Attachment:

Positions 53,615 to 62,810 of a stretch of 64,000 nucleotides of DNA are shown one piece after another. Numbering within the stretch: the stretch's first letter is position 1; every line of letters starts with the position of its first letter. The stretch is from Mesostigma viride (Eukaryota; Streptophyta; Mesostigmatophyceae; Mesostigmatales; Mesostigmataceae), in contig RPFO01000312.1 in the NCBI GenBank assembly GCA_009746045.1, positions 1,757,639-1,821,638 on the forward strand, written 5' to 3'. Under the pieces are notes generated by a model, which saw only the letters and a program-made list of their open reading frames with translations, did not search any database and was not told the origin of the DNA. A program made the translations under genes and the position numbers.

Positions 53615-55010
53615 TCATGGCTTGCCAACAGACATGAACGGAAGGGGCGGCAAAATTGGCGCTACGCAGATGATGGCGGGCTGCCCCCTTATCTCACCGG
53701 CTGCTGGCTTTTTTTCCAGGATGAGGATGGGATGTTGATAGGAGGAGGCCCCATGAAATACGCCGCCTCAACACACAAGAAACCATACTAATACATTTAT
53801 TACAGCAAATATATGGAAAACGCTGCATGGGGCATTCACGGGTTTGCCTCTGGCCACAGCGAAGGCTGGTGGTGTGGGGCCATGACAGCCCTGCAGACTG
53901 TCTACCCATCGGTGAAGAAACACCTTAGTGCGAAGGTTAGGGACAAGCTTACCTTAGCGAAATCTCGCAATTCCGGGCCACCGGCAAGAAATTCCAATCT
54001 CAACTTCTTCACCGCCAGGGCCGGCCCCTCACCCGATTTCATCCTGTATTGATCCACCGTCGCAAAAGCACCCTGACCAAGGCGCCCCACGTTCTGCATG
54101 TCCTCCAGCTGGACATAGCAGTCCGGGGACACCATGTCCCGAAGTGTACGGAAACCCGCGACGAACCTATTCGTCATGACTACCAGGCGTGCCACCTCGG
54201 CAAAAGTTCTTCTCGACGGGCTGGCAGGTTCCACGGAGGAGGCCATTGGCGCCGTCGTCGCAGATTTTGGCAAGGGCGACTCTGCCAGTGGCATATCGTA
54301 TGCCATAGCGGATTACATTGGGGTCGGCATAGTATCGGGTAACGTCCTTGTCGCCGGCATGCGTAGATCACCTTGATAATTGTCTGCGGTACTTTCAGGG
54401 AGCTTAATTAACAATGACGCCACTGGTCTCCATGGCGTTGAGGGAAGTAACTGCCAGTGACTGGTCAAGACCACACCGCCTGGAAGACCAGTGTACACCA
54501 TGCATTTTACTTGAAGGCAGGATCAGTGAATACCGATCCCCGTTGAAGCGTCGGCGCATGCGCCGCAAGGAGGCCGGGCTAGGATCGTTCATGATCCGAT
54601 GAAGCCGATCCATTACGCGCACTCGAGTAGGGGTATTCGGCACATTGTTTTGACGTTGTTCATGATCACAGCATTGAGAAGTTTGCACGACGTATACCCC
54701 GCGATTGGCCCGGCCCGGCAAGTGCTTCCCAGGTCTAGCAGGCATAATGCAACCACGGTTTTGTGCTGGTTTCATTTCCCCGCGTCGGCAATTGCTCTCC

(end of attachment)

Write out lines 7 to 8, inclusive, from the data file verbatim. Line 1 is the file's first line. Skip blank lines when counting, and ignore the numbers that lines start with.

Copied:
54001 CAACTTCTTCACCGCCAGGGCCGGCCCCTCACCCGATTTCATCCTGTATTGATCCACCGTCGCAAAAGCACCCTGACCAAGGCGCCCCACGTTCTGCATG
54101 TCCTCCAGCTGGACATAGCAGTCCGGGGACACCATGTCCCGAAGTGTACGGAAACCCGCGACGAACCTATTCGTCATGACTACCAGGCGTGCCACCTCGG